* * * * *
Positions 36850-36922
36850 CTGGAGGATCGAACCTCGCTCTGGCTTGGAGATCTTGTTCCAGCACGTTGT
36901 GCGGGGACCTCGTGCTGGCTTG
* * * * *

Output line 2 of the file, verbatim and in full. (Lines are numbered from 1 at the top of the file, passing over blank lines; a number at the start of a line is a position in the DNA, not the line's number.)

36850 CTGGAGGATCGAACCTCGCTCTGGCTTGGAGATCTTGTTCCAGCACGTTGT